Rita UZ graduation shorter

Dr. Huhua Fan (Rita) is joined by two of her supervisors, Ulrike Zeshan and Nick Palfreyman.

We asked Rita to share her impressions with us on this momentuous occasion. She said: “It has been a great pleasure to attend my graduation ceremony at UCLan today – a real once-in-a-lifetime experience!”

“I’m grateful for the companionship of my supervisors and friends at this rewarding and special moment, as they have been extremely supportive during my PhD journey. I’ve also enjoyed catching up with former colleagues at iSLanDS: I’m proud of what they have achieved in the field of Deaf education and sign language research.”

She continued: “iSLanDS remains a leading institute for innovative research, and I am deeply honoured to study with this outstanding team.”

iSLanDS staff adapted

Staff and friends of the iSLanDS Institute celebrate with Rita!

All of the staff at iSLanDS would like to take this opportunity to wish Rita the very best – she has been working at UNESCO for two years, and we are sure she will continue to have an interesting and fruitful career!

Our symposium explores sociolinguistic variation in the Asia-Pacific region

22 July, 2019

How do the signed and spoken languages of the Asia-Pacific region compare in terms of sociolinguistic variation? This was one of the central questions addressed by our Symposium, held on 12-13 July 2019 at the University of Central Lancashire (UCLan).

The Symposium, which was possible thanks to support from the Leverhulme Trust and UCLan, attracted around 30 participants from China, Japan, South Korea, Hong Kong, Indonesia, Germany, Austria, Australia and New Zealand, among others.

Symposium 3

Some of the Symposium’s participants on the afternoon of 13 July.

The opening keynote presenter, Professor Rachel McKee (Victoria University of Wellington), was able to attend thanks to Distinguished Collaborator funding provided by UCLan. She shared research on motivation and innovation in indexing Māori identity in New Zealand Sign Language.

Symposium 1

Distinguished Collaborator Professor Rachel McKee gives the opening presentation.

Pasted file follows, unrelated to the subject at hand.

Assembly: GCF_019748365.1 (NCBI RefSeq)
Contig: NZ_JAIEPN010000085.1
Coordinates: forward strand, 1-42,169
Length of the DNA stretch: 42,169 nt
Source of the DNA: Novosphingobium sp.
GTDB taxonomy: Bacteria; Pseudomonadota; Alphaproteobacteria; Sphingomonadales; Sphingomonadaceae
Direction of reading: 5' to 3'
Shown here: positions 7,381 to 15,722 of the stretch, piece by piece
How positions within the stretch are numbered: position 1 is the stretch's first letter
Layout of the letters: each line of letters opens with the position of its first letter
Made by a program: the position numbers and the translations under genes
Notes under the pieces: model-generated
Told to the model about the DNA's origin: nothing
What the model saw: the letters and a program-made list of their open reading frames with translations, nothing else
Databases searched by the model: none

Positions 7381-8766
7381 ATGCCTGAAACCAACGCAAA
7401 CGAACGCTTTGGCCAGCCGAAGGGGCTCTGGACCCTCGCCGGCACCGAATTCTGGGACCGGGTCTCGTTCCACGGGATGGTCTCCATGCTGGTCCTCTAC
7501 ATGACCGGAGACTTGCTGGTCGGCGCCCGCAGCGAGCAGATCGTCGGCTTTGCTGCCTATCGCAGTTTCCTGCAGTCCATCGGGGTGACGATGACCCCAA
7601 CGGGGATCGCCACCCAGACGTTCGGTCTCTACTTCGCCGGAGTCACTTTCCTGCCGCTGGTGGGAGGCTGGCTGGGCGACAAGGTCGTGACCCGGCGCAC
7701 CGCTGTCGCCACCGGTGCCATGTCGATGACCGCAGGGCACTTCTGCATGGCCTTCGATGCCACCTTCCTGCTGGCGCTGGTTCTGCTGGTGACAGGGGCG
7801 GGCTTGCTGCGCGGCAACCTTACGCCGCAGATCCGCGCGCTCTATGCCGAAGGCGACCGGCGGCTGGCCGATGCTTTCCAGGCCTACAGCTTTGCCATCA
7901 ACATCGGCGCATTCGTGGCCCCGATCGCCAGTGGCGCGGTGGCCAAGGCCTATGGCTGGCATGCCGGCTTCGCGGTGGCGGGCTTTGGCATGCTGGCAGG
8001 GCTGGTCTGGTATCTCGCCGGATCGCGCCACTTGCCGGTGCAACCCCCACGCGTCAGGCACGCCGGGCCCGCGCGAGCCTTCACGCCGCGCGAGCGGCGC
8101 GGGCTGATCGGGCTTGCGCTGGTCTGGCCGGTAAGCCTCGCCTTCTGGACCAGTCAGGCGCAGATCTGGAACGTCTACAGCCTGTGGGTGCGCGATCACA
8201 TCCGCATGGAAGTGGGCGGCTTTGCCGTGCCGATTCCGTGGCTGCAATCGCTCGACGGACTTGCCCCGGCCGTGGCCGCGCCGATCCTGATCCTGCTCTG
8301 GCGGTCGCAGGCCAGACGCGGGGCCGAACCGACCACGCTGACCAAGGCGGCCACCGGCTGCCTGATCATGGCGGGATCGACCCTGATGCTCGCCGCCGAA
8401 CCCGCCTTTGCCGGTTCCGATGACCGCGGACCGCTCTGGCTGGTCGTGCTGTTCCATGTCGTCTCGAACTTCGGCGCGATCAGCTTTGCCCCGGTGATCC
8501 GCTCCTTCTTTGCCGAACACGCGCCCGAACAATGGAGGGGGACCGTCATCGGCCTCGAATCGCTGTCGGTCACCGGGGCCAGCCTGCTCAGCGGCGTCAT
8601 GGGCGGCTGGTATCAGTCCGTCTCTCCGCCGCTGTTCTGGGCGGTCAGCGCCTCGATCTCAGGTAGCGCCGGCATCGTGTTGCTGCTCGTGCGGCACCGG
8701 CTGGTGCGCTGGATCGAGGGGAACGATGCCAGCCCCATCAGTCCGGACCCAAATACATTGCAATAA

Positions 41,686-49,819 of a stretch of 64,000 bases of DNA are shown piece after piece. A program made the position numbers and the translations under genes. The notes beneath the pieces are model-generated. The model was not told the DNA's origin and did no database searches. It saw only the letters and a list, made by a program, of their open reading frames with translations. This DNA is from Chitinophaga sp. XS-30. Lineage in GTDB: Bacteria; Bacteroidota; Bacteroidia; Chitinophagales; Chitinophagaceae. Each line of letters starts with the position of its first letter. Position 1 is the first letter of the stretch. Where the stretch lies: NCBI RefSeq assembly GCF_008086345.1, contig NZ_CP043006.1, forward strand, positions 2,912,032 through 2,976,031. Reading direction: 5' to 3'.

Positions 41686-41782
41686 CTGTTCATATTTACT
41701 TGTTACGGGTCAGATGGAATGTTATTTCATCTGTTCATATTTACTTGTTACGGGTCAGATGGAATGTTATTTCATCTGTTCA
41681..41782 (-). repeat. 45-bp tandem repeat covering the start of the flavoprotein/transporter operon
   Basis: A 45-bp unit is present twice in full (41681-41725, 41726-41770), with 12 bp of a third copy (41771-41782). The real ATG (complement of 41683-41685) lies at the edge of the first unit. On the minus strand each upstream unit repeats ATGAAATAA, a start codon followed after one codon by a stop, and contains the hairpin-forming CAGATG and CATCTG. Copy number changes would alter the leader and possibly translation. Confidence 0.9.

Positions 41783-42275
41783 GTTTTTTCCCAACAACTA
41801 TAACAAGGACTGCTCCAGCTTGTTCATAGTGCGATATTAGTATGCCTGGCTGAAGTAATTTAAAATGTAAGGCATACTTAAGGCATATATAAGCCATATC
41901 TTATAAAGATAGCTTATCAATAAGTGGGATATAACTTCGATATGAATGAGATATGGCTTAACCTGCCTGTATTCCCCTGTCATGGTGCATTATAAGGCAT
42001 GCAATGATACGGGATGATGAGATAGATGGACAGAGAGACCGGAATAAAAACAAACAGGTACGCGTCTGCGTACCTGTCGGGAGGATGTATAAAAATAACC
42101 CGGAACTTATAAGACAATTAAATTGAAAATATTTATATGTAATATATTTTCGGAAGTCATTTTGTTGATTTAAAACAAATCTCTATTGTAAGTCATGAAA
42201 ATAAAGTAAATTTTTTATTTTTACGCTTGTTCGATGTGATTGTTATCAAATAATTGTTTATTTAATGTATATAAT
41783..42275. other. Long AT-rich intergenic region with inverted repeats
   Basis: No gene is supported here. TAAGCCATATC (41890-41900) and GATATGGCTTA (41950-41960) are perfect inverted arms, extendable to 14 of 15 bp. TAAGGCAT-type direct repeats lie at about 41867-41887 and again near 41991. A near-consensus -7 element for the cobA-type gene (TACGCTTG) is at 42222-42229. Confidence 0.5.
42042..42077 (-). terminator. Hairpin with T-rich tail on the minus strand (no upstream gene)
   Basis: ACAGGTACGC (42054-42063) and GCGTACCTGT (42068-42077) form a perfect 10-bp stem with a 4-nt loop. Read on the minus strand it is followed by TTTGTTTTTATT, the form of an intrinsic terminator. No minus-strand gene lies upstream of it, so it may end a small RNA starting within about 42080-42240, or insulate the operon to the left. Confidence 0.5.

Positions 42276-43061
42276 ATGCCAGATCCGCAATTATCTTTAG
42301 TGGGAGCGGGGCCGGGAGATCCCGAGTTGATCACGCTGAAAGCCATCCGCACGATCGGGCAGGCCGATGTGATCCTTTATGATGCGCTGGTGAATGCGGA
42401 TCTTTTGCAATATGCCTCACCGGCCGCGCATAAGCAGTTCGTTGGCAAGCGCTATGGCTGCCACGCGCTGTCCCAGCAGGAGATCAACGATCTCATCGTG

Sign languages discussed on the first day include the village sign language Kata Kolok (Katie Mudd, Hannah Lutzenberger), Culture Sign in Papua New Guinea (Lauren Reed), Hong Kong Sign Language (Linghui Eva Gan), Indian Sign Language (Ulrike Zeshan) and Indonesian Sign Language (Nick Palfreyman). For spoken languages, Yoshiyuki Asahi examined variation in Japanese, and Hae Sung Jeon looked at phonological changes in Korean.

Symposium 5

Symposium organiser Nick Palfreyman with Rachel McKee and Susanne Maria Michaelis.

Our second keynote presenter, Susanne Maria Michaelis (University of Leipzig), opened day two by discussing variation across Asian and Pacific creoles. Other presenters explored Japanese Sign Language (Keiko Sagara), Chinese Sign Language (Junhui Yang) and Tibetan Sign Language (Theresia Hofer), while Ralf Vollmann presented findings on a multilingual environment in Malaysia, and Phoebe Tay looked at the deaf community in Singapore.


Sociolinguist Dr. Adam Schembri offers reflections on the state of the art.

The Symposium, which was also livestreamed, was brought to a close with insightful reflections by Adam Schembri (University of Birmingham), who reminded us, among other things, that there is no language that is not social.

Symposium 2

Presenters at the conference dinner prove that language is indeed social!

Symposium organiser, Nick Palfreyman, said “I would like to say a big thank you to all who have taken part in the Symposium, especially the presenters and our fantastic supporting team (Danielle, Davide, Deborah, Eilidh, Phil and Priscila).

“Together, we have explored some of the fascinating sociolinguistic diversity of the Asia-Pacific region, and all participants contributed to the wider dialogue that is emerging between spoken and signed language sociolinguists.

“Participants expressed a desire to take this dialogue further, and we look forward to building on the links that we have made on future occasions.

“In the meantime, readers might like to check out some of the live reports on twitter, using #SocVarAP .”

Symposium promotion

Follow our Symposium using livestream!

11 July, 2019

Our Symposium on Sociolinguistic Variation in the Signed and Spoken Languages of the Asia-Pacific region took place on 12-13 July 2019 (#SocVarAP), and this page contained details of how to access the livestream. The final programme is still available here for those who are interested, and the book of abstracts is here.

The languages of the livestream were the same as those of the conference – British Sign Language (BSL) and English. Updates are still available on twitter using #SocVarAP.